Main Street approach workshop at Memorial Hall
by Jack Deming
May 23, 2013 | 1257 views | 0 0 comments | 14 14 recommendations | email to a friend | print
Leanne Tingay presenting the Main Street Program.
Leanne Tingay presenting the Main Street Program.
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WILMINGTON- Businesspeople and town officials along with residents from around the Deerfield Valley and southern Vermont, convened at Memorial Hall Tuesday night for a workshop on how to revitalize their downtown and neighborhood business districts.

The workshop focused on the National Trust for Historic Preservation’s Main Street Program, and was the first in a series of six workshops to be held across Vermont over the next 10 months.

Leanne Tingay, state coordinator for the Vermont Downtown Program, who has helped to revitalize towns for 19 years, presented the Main Street Program’s four points of focus: organize, promote, design, and leverage. Tingay also gave a brief history of how Main Street has disappeared, and how it can come back.

Tingay explained that after World War II the GI Bill’s housing provisions created suburbs, a new way to live on the outskirts and farther away from the hearts of communities. As new zoning was created, the space between where people worked and lived became larger, creating sprawl and the emergence of malls and big box stores. But Tingay says that downtowns can not only learn from malls, they can co-exist.

“One reason malls are as attractive as they are is because of clustering,” said Tingay. “You have all the things you need clustered together. You need that, and retail needs that.”

Tingay says the goal for a Main Street is to be economically successful while providing everything a person may need within two blocks, the same distance from your car to the mall entrance. Tingay said the key is to evaluate what you already have in your downtown, and focus your efforts on providing a new service. This cannot be done through competition, but completion, or as Tingay calls it “comple-tition,” making sure your neighbors are successful too.

“Seventy-eight cents of every dollar you spend locally get put back into the local economy, and simply help the economy grow stronger and better. When you buy local it could be your child’s piano teacher or little league coach you’re supporting, and it’s also your neighbor,” said Tingay.

The Main Street Program’s design point of focus centers on everything physical, from statues and facades to landscaping and painting. As Tingay explained, everything that meets the eye, if you stood under the traffic lights and did a 360-degree turn.

Promotion focuses on getting feet on the street through special events, while organization focuses on current business inventory and how to support it, business retention and recruitment efforts, as well as entrepreneurship. “Entrepreneurship is often better than recruiting,” said Tingay. “You can first test markets through strategies like pop-ups, where a business venture fills a vacancy for only three months to see if it is viable. I’ve seen it happen and work before and while they may not stay in that space, they may find another they like downtown.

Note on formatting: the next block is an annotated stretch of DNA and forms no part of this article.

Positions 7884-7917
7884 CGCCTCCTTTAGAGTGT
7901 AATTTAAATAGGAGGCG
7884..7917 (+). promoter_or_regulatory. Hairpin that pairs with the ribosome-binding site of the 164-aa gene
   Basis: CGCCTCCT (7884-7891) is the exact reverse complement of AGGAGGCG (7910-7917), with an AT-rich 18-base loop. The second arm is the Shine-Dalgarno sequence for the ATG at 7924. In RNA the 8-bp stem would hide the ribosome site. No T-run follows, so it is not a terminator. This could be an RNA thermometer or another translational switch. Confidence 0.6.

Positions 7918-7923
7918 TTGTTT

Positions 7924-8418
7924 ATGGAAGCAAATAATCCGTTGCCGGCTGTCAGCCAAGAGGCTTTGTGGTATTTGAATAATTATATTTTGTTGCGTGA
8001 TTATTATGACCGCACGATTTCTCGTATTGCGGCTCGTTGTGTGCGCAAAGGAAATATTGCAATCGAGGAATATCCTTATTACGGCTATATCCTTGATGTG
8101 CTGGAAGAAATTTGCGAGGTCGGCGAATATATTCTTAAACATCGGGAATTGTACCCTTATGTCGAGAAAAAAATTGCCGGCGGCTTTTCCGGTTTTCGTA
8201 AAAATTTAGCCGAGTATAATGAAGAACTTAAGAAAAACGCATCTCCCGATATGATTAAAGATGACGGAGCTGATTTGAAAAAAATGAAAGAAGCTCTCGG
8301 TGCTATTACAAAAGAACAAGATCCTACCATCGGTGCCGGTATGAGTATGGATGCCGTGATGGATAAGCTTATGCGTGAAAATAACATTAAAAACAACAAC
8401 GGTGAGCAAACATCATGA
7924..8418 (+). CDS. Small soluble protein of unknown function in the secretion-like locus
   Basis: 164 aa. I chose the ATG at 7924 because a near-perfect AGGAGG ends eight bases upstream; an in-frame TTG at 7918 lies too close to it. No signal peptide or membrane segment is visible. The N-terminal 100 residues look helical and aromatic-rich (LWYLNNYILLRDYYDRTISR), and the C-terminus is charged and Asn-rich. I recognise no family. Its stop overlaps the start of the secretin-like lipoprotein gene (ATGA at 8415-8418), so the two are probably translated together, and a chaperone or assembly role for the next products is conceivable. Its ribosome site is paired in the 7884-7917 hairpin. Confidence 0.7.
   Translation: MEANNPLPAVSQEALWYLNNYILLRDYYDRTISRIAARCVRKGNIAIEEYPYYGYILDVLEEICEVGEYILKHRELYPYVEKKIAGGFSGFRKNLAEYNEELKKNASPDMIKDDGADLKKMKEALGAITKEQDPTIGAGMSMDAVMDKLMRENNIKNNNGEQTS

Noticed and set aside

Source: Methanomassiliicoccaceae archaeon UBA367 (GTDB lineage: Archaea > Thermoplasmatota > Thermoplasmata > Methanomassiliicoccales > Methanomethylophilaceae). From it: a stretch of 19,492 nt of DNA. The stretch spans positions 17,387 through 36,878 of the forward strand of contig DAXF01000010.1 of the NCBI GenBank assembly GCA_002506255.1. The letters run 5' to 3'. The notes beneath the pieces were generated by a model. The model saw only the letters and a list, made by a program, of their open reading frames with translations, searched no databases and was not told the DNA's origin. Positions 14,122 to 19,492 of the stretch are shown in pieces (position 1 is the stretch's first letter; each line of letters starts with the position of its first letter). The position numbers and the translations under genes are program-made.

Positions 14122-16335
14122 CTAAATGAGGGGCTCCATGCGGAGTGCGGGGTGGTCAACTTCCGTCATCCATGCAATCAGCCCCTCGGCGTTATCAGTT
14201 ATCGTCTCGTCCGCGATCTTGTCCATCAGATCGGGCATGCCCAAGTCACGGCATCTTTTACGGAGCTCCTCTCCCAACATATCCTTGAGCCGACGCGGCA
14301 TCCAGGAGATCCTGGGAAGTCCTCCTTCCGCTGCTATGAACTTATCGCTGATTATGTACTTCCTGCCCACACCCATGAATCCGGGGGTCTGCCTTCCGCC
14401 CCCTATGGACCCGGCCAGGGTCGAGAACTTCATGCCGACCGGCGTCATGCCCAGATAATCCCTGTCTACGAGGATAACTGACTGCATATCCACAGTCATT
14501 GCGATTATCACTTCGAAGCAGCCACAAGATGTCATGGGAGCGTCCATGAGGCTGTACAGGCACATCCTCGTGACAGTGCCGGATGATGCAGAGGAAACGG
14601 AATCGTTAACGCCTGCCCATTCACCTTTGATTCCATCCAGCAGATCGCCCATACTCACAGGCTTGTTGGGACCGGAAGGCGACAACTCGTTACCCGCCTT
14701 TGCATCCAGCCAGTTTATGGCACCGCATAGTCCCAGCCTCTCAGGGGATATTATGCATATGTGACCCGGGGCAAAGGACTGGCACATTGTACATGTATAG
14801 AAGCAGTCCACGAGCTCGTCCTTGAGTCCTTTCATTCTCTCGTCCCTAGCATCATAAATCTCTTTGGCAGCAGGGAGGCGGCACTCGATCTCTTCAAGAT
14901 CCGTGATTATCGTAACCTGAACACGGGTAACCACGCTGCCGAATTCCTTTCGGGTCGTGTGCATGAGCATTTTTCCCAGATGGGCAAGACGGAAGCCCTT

“It’s not a silver bullet or a winning lotto ticket that revitalizes a downtown,” said Tingay. “It takes a series of incremental victories and successes, and you should celebrate each one.”

Ann Cousins, from the Preservation Land Trust of Vermont, gave examples of small towns in Vermont where the program has worked. “We still have something special here in Vermont,” said Cousins. “We continue to have a mix of commercial and residential downtowns, but in the Midwest they've lost that. We still have something special to lose.”

The Preservation Trust of Vermont helped to revitalize 352 buildings across the state last year, focusing on downtowns, village centers, and community space. The trust works as an advocacy group helping to obtain historic preservation tax credits for building owners as well as helping to save endangered buildings that are set to be razed for the construction of gas stations and chain stores.

Dave Marchegiani, a Readsboro Selectboard member, asked Tingay and Cousins how the program can help a town create jobs. “We lost 500 jobs in 20 years,” said Marchegiani “We lost Yankee and our lumber mill and we want to restore a dozen vacant homes and spaces downtown. We’re trying, but people walk away because there are no jobs.”

Cousins said the key was using the resources you already have while promoting the industrial and commercial spaces available. In Readsboro’s case, Cousins said, use the budding art community, and continue to find uses for, and restoration of, the Bullock building.

Sue Bailey, also from Readsboro, asked what the program recommends for the numerous people in town who have home occupations and businesses, and if there’s a way to bring them together or make them less hidden.

Tingay said home occupations sometimes make it tough to meet clients, and if home businesses cooperate to find an office they can all use, it opens those businesses to looking at vacancies in their downtown, and brings them out to interact with their town’s business community.

Tingay restated that it’s important to remember that revitalization is a slow, incremental process.

“I just hope I live to see it,” said Marchegiani.

The workshops are being funded with a grant from the US Economic Development Administration, as well as support from the Windham Regional Commision, the Brattleboro Development Credit Corporation, and the Bennington County Regional Commission. The $472,000 grant is being used to help the 20 hardest hit villages and downtowns in order to create economic restructuring to bring back even stronger communities.

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